alexa Effect Of Bariatric Surgery On Serum Levels Of Gastrointestinal Hormones In Obese Patients
ISSN: 2329-8901

Journal of Probiotics & Health
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3rd International Conference and Exhibition on Probiotics, Functional & Baby Foods
September 23-25, 2014 Hotel Royal Continental, Naples, Italy

Alessandro Federico, Salvatore Tolone, Vania Patrone, Marco Romano, Antonietta Gerarda Gravina, Marcello Dallio, Concetta Tuccillo, Anna Licia Mozzillo, Vincenzo Amoroso, Lorenzo Morelli, Ludovico Docimo and Carmela Loguercio
Accepted Abstracts: J Prob Health
DOI: 10.4172/2329-8901.S1.018
Aim of the study is to evaluate dietary intake, nutritional assessment, plasma levels of gastrointestinal peptides that regulate food intake and fecal microbiota in severely obese patients before and after bariatric surgery. We studied 28 severely obese patients, 19 of which underwent biliointestinal bypass, and 28 healthy normal weight controls. In all subjects we evaluated food intake, body composition, plasma levels of peptide YY (PYY), glucagon-like peptide (GLP)-1, GLP-2, ghrelin (GHR), orexin (ORE) and cholecystokinin (CCK), and fecal microbiota. In severely obese patients all parameters were evaluated at 0 time and 6 months after bariatric surgery. In obese patients we found: 1) a higher intake of nutrients, both as calories and as macro and micronutrients in respect to controls (p<0.05); 2) a decrease of free fat mass (p<0.01) and an increase of BMI (p<0.01), fat mass (p<0.01) and trunk fat (p<0.01) in respect to controls; 3) a significant decrease of GLP-1 and an increase of GLP-2, GHR and PYY in respect to controls (p<0.05); 4) further increase in GLP-2, GHR and PYY, and increase over control values of GLP-1 after bariatric surgery (p<0.05 versus pre-surgery). Obese individuals were found to harbor a community dominated by members of the Clostridial clusters XIVa and IV, whereas prominent bands after surgery were identified as Lactobacillus crispatus and Megasphaera elsdenii -related phylotype. We postulate that the beneficial effects of bariatric surgery may at least in part be accounted for by changes in circulating GI peptides and fecal microbiota.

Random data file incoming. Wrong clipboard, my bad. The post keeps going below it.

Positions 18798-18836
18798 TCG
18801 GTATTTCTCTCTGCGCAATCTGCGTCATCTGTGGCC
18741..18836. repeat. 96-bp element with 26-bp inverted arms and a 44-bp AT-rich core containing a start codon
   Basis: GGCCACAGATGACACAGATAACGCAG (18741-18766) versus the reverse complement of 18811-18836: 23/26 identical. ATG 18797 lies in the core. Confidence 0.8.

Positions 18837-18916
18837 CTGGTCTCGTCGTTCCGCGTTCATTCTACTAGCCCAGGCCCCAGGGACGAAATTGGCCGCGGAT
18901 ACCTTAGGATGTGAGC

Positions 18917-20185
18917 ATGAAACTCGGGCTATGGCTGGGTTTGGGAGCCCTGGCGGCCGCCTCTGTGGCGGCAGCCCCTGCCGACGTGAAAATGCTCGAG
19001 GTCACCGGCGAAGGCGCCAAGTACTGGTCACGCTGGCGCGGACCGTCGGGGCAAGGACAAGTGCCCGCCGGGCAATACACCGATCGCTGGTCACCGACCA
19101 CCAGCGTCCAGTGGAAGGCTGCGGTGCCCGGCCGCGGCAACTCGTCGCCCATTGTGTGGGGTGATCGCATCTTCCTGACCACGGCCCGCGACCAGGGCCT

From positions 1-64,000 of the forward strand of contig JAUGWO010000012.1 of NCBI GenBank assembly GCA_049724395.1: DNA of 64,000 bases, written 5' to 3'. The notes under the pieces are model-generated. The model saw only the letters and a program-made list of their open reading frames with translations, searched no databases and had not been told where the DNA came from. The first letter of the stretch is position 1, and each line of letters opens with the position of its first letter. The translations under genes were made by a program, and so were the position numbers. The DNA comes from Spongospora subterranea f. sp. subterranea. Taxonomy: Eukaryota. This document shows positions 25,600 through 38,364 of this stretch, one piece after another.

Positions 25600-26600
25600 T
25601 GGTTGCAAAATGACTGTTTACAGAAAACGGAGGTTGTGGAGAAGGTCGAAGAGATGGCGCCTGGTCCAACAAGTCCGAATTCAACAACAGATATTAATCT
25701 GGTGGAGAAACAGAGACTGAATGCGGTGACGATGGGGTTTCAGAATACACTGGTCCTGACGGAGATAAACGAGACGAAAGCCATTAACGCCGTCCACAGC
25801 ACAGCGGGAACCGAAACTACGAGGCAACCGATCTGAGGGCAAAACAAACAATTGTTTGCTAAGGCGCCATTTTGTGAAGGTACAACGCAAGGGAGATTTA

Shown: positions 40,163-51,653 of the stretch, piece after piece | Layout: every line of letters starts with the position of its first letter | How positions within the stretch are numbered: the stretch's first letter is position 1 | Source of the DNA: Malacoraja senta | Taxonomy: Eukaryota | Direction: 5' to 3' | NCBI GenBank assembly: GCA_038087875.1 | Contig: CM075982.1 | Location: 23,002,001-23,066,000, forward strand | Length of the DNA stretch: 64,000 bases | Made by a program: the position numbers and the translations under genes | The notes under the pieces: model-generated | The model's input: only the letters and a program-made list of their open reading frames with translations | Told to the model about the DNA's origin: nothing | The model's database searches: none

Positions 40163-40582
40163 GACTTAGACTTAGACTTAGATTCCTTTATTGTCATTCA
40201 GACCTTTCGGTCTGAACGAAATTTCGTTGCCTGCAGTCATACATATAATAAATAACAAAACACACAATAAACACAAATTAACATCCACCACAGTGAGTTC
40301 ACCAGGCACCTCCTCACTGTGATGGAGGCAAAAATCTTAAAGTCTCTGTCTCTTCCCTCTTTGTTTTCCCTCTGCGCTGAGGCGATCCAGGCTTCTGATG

Alessandro Federico is Assistant Professor of Gastroenterology and Staff Physician, Department of Hepato-Gastroenterology, Faculty of Medicine, Second University of Naples, Naples, Italy He has published more than 50 papers in reputed journals and has been serving as an editorial board member of repute.
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